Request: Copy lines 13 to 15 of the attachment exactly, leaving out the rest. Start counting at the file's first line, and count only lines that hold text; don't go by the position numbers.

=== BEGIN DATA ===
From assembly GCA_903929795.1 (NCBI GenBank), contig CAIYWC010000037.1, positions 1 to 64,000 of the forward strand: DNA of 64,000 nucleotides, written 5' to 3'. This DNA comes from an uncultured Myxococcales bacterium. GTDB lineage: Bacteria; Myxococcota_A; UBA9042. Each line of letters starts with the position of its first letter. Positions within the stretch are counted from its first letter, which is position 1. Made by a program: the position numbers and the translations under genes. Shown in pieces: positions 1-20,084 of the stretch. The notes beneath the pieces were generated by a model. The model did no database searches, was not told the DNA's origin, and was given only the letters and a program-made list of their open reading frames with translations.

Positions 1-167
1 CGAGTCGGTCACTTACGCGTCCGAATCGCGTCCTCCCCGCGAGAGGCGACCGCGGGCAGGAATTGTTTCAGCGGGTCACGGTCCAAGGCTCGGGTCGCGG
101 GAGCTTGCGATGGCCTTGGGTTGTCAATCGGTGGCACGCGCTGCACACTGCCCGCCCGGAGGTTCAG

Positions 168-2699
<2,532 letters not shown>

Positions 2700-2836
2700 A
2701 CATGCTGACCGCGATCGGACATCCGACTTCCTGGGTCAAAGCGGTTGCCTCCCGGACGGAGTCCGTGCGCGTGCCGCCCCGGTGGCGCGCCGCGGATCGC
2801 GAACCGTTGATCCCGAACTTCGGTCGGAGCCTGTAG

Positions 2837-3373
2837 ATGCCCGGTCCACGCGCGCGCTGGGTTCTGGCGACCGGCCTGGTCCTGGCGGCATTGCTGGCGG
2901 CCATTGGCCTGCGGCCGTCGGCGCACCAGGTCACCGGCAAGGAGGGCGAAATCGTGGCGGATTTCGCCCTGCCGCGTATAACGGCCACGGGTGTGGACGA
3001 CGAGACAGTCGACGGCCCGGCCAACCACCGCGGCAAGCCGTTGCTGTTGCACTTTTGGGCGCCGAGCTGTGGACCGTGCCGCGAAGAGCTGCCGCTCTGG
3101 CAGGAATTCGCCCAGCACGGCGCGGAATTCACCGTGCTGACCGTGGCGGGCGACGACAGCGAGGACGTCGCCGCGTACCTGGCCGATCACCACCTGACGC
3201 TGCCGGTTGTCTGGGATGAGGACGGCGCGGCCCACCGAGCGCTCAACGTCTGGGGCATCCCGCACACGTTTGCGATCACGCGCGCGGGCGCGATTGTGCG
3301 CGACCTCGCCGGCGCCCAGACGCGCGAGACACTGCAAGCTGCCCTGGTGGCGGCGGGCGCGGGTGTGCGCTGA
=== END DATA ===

2901 CCATTGGCCTGCGGCCGTCGGCGCACCAGGTCACCGGCAAGGAGGGCGAAATCGTGGCGGATTTCGCCCTGCCGCGTATAACGGCCACGGGTGTGGACGA
3001 CGAGACAGTCGACGGCCCGGCCAACCACCGCGGCAAGCCGTTGCTGTTGCACTTTTGGGCGCCGAGCTGTGGACCGTGCCGCGAAGAGCTGCCGCTCTGG
3101 CAGGAATTCGCCCAGCACGGCGCGGAATTCACCGTGCTGACCGTGGCGGGCGACGACAGCGAGGACGTCGCCGCGTACCTGGCCGATCACCACCTGACGC